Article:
Often the problem with marriages is that one person believes deep down, “I’m in this whole marriage thing ultimately because it will make me happy.”

It’s understandable how that can happen. We meet that amazing person that takes our breath away the moment they walk in the room. Our hearts race just thinking about them. We feel warm inside from a simple touch. We feel so happy being together. Even apart the glow remains. Our friends exclaim how happy we look. We beam because we are in love and we do feel happy.

We agree to marriage because we are consumed with this feeling. It is so strong that we want to do something with it. Binding ourselves to this person that makes us feel so wonderful feels like the natural thing to do.

We want this forever. This person. This love. This joy.

We want the storybook Hollywood blockbuster movie where we get to live happily ever after.

Unfortunately, that feeling of love-induced euphoria can’t be unceasingly sustained. Eventually, we return to life’s routines and incorporate new ones. Kids, perhaps. Challenges. Struggles. Hardships. Differences.

Then we wonder where the glow went? We start to question and accuse.

You are working late all of the time. I’m supposed to be happy.

You aren’t helping with the kids. I’m supposed to be happy.

You don’t always agree with me. I’m supposed to be happy.

I feel lonely. I’m supposed to be happy.

I feel lost. I’m supposed to be happy.

Maybe it’s because we expect that the other person should automatically know how to make us happy. Maybe it’s because we believe they aren’t even trying to make us happy. Maybe it’s because we’re scared to say what some of our needs are that would make us happy.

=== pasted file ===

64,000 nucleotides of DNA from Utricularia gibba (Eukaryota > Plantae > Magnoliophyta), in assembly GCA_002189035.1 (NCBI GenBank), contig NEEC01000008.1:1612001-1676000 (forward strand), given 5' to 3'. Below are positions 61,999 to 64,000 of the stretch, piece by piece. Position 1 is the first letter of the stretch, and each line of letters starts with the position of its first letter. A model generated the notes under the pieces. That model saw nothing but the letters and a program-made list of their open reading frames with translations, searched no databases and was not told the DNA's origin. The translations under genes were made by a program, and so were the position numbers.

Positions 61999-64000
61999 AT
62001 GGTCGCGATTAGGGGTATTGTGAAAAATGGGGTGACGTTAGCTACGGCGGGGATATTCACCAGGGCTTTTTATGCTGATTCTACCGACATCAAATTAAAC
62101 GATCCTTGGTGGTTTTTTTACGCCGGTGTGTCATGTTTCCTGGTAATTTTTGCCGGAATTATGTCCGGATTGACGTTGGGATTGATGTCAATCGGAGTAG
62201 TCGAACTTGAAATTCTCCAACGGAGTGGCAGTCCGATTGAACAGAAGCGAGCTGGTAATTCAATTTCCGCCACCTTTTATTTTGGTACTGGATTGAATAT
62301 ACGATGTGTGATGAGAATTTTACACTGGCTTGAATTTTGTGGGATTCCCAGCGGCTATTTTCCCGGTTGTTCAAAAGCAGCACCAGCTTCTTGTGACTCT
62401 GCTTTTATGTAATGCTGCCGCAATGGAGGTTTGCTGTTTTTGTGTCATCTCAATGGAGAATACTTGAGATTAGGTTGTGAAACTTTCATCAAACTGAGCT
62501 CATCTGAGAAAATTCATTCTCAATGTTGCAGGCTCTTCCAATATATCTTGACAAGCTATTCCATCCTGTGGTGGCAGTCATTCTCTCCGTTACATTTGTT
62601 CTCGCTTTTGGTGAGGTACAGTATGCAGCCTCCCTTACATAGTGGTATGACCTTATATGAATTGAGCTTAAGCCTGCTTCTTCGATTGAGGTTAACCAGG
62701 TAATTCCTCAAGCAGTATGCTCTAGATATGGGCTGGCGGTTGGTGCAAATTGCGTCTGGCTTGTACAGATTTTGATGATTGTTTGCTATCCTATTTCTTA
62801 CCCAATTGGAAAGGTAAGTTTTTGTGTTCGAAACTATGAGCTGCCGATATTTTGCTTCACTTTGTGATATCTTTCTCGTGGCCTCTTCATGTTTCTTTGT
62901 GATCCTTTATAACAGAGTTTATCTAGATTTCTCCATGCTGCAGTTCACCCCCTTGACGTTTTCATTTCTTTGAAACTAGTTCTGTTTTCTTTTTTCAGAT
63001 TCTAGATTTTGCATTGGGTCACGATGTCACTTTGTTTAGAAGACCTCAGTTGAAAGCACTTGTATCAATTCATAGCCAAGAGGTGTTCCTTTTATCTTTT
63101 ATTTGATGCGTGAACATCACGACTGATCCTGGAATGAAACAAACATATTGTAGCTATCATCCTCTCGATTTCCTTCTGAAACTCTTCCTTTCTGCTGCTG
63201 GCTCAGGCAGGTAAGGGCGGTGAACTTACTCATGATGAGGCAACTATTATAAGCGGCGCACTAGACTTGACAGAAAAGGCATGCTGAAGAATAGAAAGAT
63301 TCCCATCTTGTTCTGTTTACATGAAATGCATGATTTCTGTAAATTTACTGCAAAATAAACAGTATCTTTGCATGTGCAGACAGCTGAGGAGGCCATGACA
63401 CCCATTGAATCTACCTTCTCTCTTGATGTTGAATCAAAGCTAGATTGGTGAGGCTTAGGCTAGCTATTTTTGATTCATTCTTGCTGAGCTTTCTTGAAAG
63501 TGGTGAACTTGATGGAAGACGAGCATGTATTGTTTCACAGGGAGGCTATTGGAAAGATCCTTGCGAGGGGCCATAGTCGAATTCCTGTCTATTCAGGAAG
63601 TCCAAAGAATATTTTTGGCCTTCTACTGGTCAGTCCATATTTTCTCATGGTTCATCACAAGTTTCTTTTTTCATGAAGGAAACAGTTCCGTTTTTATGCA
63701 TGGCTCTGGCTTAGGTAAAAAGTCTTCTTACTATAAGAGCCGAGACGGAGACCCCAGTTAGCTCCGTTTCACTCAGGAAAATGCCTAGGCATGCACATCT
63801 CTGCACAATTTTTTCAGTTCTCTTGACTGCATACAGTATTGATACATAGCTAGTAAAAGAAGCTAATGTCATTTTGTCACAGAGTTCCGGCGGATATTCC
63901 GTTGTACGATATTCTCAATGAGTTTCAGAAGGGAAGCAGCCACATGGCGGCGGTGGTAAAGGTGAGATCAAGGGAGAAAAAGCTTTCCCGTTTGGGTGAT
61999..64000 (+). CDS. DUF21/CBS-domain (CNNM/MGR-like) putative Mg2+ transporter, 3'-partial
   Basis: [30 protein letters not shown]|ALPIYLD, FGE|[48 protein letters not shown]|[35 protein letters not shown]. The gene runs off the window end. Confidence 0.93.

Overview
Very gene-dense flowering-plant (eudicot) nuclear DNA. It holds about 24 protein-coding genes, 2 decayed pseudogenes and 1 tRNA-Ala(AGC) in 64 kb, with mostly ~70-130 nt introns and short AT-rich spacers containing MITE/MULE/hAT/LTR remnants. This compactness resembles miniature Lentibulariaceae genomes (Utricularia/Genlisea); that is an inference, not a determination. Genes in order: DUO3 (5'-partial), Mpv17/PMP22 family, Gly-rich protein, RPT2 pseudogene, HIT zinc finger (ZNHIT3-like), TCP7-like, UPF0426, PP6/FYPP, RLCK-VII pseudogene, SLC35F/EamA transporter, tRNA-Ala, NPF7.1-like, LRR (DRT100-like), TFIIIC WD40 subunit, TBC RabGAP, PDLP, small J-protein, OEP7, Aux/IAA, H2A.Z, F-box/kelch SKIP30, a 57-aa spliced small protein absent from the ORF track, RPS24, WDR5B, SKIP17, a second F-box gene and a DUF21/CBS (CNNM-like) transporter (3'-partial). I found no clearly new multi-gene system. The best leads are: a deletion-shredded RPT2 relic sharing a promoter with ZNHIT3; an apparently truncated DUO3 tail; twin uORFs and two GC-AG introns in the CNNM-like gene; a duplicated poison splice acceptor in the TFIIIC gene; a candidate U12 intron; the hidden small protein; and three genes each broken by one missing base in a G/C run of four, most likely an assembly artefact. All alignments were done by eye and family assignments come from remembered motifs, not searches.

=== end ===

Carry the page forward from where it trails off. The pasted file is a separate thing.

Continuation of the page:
Maybe it’s because we weren’t a very happy person in the first place and no matter what the other person does we won’t be happy.

Maybe they are burnt out on trying to make us happy.

And/or they thought you were going to make them happy, and you’re not.

Then, sometimes if one feels like their spouse isn’t filling their happiness bucket, the job expectation gets transferred to the children. Come on kids. Make my life happy!

Making someone else responsible for our happiness is a tremendous burden to put on another individual. Which is why it inevitably fails.

There is no doubt that happiness can be found in being married. There is tremendous joy that can be found in sharing a life with another and even creating and sharing a family. But this only occurs when that happiness isn’t being determined by what each person is getting out of it but rather what each is contributing toward the collective happiness pool.

Everyone dumps in the ingredients and we all get to eat the cake.

Can you be happily married? Yes! But is the purpose of marriage to make you, the individual, happy?

Well, what do you think?

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